With the impact of COVID-19, the ongoing partnership between plant personnel and your water treatment provider is more important than ever. Water systems, such as cooling towers and boilers, are dynamic systems by design. In today’s environment, they may not be operating as consistently as before with entire processes or facilities being shut down with little warning and, just as quickly, started back up.
Whether your building is newly constructed or even 100+ years old, chances are, sooner or later, it can become colonized with opportunistic premise plumbing pathogens (OPPP’s) such as Legionella.
As facultative intracellular pathogens, meaning they are capable of living either inside or outside of other host cells, Legionella enters your building water system(s) as an endosymbiont of another organism. Translated: they hitch a ride into your building inside of amoeboid cells which, incidentally, function as their natural host organisms in the aquatic environment.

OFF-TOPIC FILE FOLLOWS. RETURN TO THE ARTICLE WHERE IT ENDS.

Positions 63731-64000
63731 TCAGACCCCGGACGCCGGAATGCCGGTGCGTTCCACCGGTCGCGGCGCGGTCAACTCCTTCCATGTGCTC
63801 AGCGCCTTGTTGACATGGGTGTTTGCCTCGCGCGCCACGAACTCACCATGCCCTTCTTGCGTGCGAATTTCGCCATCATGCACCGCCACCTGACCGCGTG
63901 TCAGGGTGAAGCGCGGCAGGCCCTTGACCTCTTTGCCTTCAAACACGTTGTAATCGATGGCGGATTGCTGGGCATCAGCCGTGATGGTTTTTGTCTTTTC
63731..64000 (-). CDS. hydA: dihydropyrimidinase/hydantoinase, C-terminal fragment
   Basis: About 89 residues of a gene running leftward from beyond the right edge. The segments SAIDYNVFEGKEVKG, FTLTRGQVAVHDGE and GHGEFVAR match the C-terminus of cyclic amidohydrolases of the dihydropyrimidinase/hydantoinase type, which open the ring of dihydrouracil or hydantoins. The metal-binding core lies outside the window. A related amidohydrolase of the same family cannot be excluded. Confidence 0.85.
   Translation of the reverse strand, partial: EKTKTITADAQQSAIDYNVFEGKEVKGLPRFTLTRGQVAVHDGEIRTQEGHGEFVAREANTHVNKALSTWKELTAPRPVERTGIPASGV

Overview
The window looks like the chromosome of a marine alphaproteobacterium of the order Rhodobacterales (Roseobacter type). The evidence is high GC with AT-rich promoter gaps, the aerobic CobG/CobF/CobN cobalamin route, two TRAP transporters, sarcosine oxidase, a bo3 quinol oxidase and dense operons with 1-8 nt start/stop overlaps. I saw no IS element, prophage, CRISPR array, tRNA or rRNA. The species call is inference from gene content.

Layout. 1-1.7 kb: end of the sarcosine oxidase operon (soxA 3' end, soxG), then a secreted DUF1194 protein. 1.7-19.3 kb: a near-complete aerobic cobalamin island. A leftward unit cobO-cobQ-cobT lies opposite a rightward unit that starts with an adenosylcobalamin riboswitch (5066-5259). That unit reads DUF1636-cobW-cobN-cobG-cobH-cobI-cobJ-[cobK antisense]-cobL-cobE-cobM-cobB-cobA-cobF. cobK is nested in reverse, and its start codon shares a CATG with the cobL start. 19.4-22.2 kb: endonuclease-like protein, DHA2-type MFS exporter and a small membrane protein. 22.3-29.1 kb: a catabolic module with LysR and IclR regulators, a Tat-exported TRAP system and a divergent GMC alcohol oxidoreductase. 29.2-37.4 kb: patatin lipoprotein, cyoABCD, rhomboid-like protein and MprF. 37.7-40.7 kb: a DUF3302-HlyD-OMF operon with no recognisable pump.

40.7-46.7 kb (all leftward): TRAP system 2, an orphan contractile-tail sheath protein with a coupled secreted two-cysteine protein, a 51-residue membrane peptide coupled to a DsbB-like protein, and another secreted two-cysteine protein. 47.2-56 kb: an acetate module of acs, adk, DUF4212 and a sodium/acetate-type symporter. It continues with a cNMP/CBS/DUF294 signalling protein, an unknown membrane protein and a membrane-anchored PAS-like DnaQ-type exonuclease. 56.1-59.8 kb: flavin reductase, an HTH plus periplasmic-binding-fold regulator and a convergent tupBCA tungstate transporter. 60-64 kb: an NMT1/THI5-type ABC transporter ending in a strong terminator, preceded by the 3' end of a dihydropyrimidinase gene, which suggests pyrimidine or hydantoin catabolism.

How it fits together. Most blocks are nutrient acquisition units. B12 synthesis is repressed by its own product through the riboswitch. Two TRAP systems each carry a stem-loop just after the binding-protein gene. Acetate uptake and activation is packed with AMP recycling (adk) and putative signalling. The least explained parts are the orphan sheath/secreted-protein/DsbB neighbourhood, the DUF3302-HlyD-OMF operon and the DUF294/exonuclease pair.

COVID-19 has brought the phrase “social distancing” to the forefront, and many locations won’t allow nonessential employees or vendors on site at all. Not only has this changed the world we live in, but the outbreak has changed the value proposition for water treatment controls and services. It has forced us to proceed quickly into the future.
As coronavirus continues to spread across the country, many facilities including college dorms, hotels, vacation condos, shopping malls, and other buildings are being shut down unexpectedly or operated with very low occupancy. As a result, building water systems that normally have hundreds or thousands of gallons of water flowing through the fixtures, piping, and equipment daily may be stagnant for an unknown period of time, maybe several months.
Should your Water Management Plan (WMP) Program Team decide to utilize environmental water sampling to validate the effectiveness of the WMP, ANSI/ASHRAE 188-2018 advises that these tests should be performed by a laboratory accredited to a nationally or internationally recognized standard (e.g., ISO/IEC 17025:2017), with Legionellaa included in the laboratory’s scope of accreditation.
Before environmental sampling is undertaken, a Sampling Plan should be formulated. This plan should list the devices and Points of Use (POUs) to be sampled, at what frequency sampling will be performed, what the acceptable control limits will be, and what the response protocol will be for any sample result(s) falling outside of the previously-established control limits.